The Elect and the Accursed

Princeton University at the dawn of the twentieth century is a place marked by chauvinism, racism, anti-Semitism and anti-Catholicism (that “old and much feared enemy,”) as presented in Joyce Carol Oates’ latest novel, The Accursed. Yet its greatest sin is that of presumption… . Continue Reading »

A Contemporary Review of the Trial of Jesus

A few weeks ago, Matthew Schmitz posted a story on First Thoughts about a Kenyan lawyer bringing a case in the Hague against Israel and Italy. His legal claim? Jesus of Nazareth was unjustly executed and the modern states of Italy and Israel”the supposed successors in interest of the Roman Empire and Ancient Israel”should be accountable to “uphold the dignity of Jesus.”… The case is frivolous, of course. But the story got me thinking as a contemporary lawyer about the facts of the matter and the differing legal standards that apply now… . Continue Reading »

Unlucky Places: On Deconsecrated Churches

The day after I arrived in New York City, I got lost. I had left the First Things office for lunch and could not find my way back. Eventually, however, I spotted a church: remembering that there was a church near the office, I headed for it with a sense of relief. But it wasn’t a church, as it happened; it was a shopping center. So I stayed lost. . . . Continue Reading »

A Pro-Work, Pro-Working-Class Agenda

The skills gap in unemployment is huge. Workers with at least a four-year college degree have an unemployment rate of 3.8 percent and a labor force participation rate of 75.5 percent. Workers with less than a high school diploma have an unemployment rate of 11 percent and a labor force participation rate of 45.4 percent. Over the last thirty years, wages for workers with a four year college degree have risen while wages for male workers with less than a high school diploma have declined sharply. And yet some economists argue that, despite the high unemployment rate and declining wages, the US faces a shortage of low-skill workers… . Continue Reading »

Dickens Revived and Reviled

London’s TheatreUpClose recently announced a new production of A Tale of Two Cities, with a twist. Based on an earlier adaptation by Terence Rattigan and John Gielgud, the play “reimagines Dickens’ dangerous and doomed antihero Sydney Carton as a member of the 27 Club (which includes Jimi Hendrix, Janis Joplin, Kurt Cobain and Amy Winehouse).” … Continue Reading »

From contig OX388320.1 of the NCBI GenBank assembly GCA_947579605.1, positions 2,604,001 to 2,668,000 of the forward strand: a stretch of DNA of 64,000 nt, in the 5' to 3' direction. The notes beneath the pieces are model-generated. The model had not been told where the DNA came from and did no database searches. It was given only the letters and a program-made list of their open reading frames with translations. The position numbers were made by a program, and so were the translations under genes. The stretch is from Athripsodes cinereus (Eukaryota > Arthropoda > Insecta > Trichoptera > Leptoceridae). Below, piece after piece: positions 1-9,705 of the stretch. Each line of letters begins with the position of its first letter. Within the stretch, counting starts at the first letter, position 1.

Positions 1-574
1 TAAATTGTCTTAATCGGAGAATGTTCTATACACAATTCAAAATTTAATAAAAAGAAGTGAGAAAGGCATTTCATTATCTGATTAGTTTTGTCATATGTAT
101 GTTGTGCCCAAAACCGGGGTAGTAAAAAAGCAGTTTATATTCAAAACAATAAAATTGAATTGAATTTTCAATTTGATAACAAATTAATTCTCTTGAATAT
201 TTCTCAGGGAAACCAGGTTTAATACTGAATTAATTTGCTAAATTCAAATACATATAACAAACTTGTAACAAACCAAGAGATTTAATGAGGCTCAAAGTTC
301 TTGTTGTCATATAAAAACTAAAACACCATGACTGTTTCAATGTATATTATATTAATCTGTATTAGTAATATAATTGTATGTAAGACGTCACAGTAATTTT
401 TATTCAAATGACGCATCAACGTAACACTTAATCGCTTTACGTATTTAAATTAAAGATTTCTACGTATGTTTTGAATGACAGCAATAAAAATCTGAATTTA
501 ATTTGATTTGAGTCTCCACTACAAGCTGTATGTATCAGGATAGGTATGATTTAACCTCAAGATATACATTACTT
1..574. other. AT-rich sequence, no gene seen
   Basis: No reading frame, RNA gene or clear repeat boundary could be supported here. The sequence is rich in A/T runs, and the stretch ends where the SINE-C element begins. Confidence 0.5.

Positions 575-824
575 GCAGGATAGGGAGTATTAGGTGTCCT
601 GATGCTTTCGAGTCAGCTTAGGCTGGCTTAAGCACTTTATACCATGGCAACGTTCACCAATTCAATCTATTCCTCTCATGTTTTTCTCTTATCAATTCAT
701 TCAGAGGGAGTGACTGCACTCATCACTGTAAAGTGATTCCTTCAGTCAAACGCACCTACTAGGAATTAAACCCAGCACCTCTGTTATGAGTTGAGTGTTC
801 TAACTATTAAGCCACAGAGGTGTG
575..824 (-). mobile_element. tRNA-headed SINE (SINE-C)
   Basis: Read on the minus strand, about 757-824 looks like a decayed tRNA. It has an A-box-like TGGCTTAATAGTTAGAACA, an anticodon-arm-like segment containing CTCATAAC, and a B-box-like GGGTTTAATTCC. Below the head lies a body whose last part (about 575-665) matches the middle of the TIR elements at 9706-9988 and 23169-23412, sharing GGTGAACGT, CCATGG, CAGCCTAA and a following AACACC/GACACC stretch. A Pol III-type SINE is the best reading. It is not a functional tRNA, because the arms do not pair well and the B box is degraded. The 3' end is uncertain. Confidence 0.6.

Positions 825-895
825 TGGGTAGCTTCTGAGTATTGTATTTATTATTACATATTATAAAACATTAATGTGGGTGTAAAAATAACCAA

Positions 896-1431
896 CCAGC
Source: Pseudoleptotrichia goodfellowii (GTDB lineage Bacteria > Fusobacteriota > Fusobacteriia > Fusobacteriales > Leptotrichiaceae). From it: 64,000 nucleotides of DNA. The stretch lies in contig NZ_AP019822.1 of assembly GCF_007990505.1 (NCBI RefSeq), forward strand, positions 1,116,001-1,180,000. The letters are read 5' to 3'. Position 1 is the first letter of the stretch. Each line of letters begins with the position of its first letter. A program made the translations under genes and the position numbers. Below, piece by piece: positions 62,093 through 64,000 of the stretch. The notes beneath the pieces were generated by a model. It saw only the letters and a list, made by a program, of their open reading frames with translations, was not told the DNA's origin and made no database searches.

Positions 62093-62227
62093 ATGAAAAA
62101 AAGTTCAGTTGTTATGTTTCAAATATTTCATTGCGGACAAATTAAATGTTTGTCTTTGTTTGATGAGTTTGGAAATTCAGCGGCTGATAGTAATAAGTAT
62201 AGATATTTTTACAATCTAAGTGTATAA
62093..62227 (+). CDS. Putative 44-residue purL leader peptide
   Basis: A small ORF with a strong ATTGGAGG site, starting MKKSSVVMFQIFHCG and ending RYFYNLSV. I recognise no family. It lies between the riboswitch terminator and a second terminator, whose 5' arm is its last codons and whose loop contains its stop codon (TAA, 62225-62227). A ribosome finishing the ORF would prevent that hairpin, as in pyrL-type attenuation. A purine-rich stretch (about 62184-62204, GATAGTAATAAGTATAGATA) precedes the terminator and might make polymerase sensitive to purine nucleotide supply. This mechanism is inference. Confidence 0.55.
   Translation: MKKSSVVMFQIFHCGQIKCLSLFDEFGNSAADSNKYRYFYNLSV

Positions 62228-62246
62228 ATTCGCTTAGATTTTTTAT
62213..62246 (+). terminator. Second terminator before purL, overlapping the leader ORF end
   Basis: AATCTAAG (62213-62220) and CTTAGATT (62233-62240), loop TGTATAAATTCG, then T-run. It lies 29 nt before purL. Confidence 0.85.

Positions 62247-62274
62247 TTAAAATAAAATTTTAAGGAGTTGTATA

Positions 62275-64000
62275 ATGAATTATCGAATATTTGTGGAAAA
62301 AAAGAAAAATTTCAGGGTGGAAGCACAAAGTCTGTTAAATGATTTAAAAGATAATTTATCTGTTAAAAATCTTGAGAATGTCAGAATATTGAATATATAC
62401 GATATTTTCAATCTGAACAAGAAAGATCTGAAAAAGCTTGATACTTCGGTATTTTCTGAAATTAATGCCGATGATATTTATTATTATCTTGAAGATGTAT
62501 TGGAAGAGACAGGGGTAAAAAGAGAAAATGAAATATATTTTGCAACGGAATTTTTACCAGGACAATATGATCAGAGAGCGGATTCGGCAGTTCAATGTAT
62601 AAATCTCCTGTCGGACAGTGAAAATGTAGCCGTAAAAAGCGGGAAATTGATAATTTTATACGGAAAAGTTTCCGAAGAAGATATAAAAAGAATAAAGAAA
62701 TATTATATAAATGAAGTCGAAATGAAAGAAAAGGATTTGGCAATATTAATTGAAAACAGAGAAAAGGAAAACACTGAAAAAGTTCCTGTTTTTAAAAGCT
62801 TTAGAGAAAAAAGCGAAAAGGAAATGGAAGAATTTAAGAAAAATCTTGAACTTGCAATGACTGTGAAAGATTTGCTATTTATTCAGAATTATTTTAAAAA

The Civil War Sesquicentennial: Summer Reading

As I remember it, the Civil War centenary, which coincided with my middle school years, got far more public attention than the war’s sesquicentennial has received. There were a flurry of Gettysburg sesquicentennial columns and book reviews in July; the Civil War Daily Gazette provides a reminder, in detail and every 24 hours, of the drama that was unfolding across the land, 150 years ago; Tommy Lee Jones did the impossible by rendering Thaddeus Stevens an attractive character in the Spielberg film, Lincoln. But it would be a stretch to say that this colossal event, which made the United States an “is” rather than an “are,” is prominent in the nation’s consciousness in this anniversary period… . Continue Reading »

Both an Original and a Man of His Time

American poet and critic John Hollander died this weekend. He was 83. Beginning with A Crackling of Thorns, which won the Yale Younger Poets Series in 1958, Hollander published over twenty volumes of verse and several works of criticism and anthology. He was both an original and a man of his time, which is perhaps true not just of all writers but of all people. Yet it is nevertheless particularly true of him… . Continue Reading »

Patrick Henry’s Very Modern Proposal

Thomas Jefferson and James Madison squared off against Patrick Henry and his bill for “Establishing A Provision for Teachers of the Christian Religion” for Virginia in the mid-1780s. Jefferson and Madison won the day, and the Virginia legislature did not enact Henry’s bill… . Continue Reading»

The Weird Rhetoric of Environmental “Holocaust”

A 2006 Vanity Fair photo spread on environmentalist heroes pictured long-time National Association of Evangelicals (NAE) official Richard Cizik walking on water. The New York Times had hailed him as the “Earthy Evangelist” in 2005. He had helped make environmentalism, and global warming, major issues at NAE. Cizik’s career at NAE ended with resignation after he endorsed same-sex unions during a 2008 NPR interview… . Continue Reading »

The Pope’s Theology of Sin

By now, the Pope’s impromptu press conference, on his flight back from Brazil, has been analyzed the world over. But in all the discussion over Francis’ comments, very little has been said about the key line in his now famous exchange on homosexuality. “This is what is important,” declared Francis to reporters, “a theology of sin.” That is what should have made headlines after the papal press conference”not that Francis used the word “gay,” or expressed a merciful (and thus deeply Christian) attitude toward those seeking reconciliation with God. “This is what is important: a theology of sin.” … Continue Reading »